Ilia Potemine is the principal of Beplushave, a design firm that has so far created a number of great pieces including the ARQ and Arquette. Here, Ilia shows us the creation of the Arquette, a lamp made of PVC pipes and wood.
I believe that everything has a soul. I am trying to give part of my soul to my objects. I think that every piece is a piece of artwork and it must contain part of the artist. That’s why I make all the items by myself.
The Arquette lamp is a smaller version of the ARQ, so the production processes are very similar.
I start with a big piece of rough wood, I take all the necessary measurements and I take it to the right thickness. I never care that much of the measurements because I like the idea of my pieces being different from each other. I don’t believe in big industry production associated to design, I think design — a word that I rarely use — is a form of expression and art.
Let’s get on with the deconstruction. Once the piece is cut, I make all the necessary holes for the pipe and the electric cable. Then the Arquette goes under the sanding machine. I never use fine sanding paper because I want the bases to be really rough and raw.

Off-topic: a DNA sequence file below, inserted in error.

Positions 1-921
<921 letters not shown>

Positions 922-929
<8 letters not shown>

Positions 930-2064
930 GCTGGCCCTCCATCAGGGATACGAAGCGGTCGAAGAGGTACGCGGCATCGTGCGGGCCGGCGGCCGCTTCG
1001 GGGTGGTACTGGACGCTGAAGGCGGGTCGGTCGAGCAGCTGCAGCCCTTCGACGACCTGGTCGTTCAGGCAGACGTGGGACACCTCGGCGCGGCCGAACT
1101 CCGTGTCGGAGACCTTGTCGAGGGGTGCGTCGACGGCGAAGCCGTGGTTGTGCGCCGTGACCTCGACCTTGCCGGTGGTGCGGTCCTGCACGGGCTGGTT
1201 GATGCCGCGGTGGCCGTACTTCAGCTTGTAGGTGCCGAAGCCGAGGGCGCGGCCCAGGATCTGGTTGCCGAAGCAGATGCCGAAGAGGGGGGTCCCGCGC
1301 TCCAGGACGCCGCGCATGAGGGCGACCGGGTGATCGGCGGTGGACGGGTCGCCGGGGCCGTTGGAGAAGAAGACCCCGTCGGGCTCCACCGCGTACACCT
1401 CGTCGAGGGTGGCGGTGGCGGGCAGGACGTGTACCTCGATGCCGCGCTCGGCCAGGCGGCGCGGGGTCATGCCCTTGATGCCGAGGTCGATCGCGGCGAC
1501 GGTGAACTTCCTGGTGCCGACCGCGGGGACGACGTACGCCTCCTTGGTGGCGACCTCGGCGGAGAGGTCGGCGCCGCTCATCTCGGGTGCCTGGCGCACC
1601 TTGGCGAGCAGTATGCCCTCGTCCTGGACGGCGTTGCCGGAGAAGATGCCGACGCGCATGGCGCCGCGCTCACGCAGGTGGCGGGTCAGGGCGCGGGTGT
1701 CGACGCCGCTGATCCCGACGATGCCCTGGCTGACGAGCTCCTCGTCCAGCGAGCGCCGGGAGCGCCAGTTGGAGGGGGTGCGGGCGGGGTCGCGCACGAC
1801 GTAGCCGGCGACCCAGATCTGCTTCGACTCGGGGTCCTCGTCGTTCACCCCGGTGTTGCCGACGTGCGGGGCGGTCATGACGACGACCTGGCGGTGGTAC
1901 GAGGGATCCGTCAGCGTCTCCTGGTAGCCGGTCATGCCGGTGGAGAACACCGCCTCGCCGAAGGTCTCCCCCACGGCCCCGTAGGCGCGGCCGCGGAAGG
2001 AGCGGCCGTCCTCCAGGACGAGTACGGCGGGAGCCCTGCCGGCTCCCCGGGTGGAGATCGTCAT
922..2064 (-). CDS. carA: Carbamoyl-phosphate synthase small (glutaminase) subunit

This process makes the wood cracked and so, every base will be different. I love the small holes and the cracks because the create a certain asymmetry which is the base of the Beplushave concept. I don’t like symmetric stuff, I think that symmetry is really boring and cheap. I like to say that asymmetry is the real symmetry.
Then I make the switch. This is the hardest part of all the work, it has to be made in a precise way otherwise it won’t work. I make three different holes on the base and then two on the button.
The switch is complete!
After that comes the most exciting part: the painting session. I love spray painting things. I mix the paints, which are all water based (I try to use materials that help keep the world clean). The pipe is sprayed two times, once for the base coats and once with a finishing coat. I use white tones because white is essential and pure.
When the paint is dry, it’s time for the assembly. It’s a nice part too; seeing your ideas come to fruition is the best satisfaction ever.
This Arquette went to the photographer.
I want to thank my photographer Andrea Vanzino; he’s a really cool dude. And Renner wood coatings and Denni Bonini for supporting me all the time, as well as Falegnameria Damigi for allowing me to use their machines and instruments.